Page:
I have already closely and critically read Typee, so I have excerpts from a preface written by John Bryant. In both of Melville's works; Moby Dick and Typee, there is a question raised as to whether or not the stories are fictional, and loosely based on Melville's real life or a true nonfictional account of it. Many critics of Typee say that it is historical fiction, pieces of truth and fiction, backed up by the fact that Melville uses fictionally named characters and that he really left no account of whether this work was a story brewed in his mind, or a true account of what happened to him when he traveled to the Marquesas Islands in 1841. The solution is left up to the reader; they need to take the textual evidence given throughout the book, and make the decision for themselves. It is the actual historical events in Melville’s life that lend credence to the story. The introduction is extremely important in the understanding of the book. Most would overlook it, but with this book it is imperative to read the prefaces to the story. The introduction by John Bryant gives the reader a background of not only Melville, but also the Typee people then and today. One of the most important accounts in the introduction is the section where he discusses the controversy surrounding Typee when it was first published. Up until July 1846, it was widely believed that his work was mostly fiction and a history peppered with romantic additions. Then his counterpart Richard Tobias Greene, also known as Toby, came forward to corroborate Melville’s story (xxvii). Another clue to support this claim is in the first sentence of the preface, he states “More than three years have elapsed since the occurrence of the events recorded in this volume.” (1) There would be no legitimate reason for this sentence to be included if this account was not historically accurate. In Moby Dick, The subject of the story's authenticity is not nearly as hotly debated, but there are still critics who believe this is a true account of the sinking of the whaleship Essex, which was attacked by a sperm whale. Another topic central to both books is the use of the term savage and white-man. Right off the bat in the introduction of Typee we are told that the term savage is used incorrectly in most contexts and offered an alternate connotation used by Melville. This is the idea of the noble savage. Instead of meaning wild or barbarous, this term, accredited to John Dryden, takes a positive meaning of a natural man; someone who lived by the laws of nature and did not bother with the burden of civilized society. The reason this term is particularly interesting is because it could be related to a peculiar theme of a kind of jealousy that the Europeans felt for the Polynesian way of life. One can find instances of Melville’s accounts of how truly happy the Polynesians are. “When I looked around the verdant recess in which I was buried, and gazed up to the summits of the lofty eminence that hemmed me in, I was well disposed to think I was in the “Happy Valley”, and that beyond those heights there was naught but a world of care and anxiety.” (124) In Moby Dick, the contrast between the white man and the uncivilized savage is a lot less apparent. The name of the boat they are in, the Pequod, even translates to an extinct Indian tribe. Much like the tribute to the Marquesan islanders in Typee, Melville gives a small nod to the "savages" of the Northeast in Moby Dick. This book also discusses class and the debate over the effectiveness of colonization. There are several themes that tie these two bookd together, but I think the origins of the stories are the most interesting to examine.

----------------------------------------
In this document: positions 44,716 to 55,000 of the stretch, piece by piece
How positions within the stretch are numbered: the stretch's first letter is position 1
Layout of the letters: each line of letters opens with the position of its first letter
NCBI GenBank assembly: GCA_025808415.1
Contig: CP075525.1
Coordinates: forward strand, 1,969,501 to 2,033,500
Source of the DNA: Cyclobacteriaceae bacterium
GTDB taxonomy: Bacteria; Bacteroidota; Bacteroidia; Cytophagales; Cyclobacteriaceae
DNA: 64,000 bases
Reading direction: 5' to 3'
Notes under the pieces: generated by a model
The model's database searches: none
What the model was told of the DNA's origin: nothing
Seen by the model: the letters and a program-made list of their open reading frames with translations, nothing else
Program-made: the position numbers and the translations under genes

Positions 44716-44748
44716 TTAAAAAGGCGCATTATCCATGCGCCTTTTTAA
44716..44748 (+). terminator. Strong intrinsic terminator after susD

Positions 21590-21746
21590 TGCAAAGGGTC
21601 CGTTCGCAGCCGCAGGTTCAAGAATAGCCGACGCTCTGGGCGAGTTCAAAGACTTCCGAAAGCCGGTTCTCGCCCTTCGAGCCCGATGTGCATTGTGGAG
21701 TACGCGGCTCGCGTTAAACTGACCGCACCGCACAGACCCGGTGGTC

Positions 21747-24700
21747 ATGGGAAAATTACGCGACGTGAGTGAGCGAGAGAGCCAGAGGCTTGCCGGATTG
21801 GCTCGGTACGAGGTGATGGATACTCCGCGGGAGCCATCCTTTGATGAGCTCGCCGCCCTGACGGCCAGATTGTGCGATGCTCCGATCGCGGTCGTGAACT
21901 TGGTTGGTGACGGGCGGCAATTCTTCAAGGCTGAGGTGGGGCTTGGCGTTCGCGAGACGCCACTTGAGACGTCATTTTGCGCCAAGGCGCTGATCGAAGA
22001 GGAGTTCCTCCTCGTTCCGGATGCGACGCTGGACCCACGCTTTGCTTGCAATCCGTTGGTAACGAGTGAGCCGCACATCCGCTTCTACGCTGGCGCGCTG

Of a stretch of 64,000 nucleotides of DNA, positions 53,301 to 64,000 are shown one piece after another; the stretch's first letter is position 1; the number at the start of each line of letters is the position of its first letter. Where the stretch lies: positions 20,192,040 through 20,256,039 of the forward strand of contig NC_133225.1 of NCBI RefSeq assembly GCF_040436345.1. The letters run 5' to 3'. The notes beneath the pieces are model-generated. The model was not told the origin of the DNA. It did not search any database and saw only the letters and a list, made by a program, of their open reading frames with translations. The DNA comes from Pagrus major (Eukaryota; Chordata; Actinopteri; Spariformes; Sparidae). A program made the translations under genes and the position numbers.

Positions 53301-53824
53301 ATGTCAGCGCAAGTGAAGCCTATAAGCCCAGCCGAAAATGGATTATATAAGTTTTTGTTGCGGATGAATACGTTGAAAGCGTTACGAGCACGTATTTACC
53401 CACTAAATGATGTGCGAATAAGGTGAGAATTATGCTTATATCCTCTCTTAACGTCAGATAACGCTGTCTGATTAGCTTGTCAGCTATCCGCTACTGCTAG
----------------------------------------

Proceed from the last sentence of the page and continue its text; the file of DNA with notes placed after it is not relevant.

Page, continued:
Melville, Herman. Moby-Dick. Penguin Books. 2003.
Melville, Herman. Typee. Penguin Books. 1996.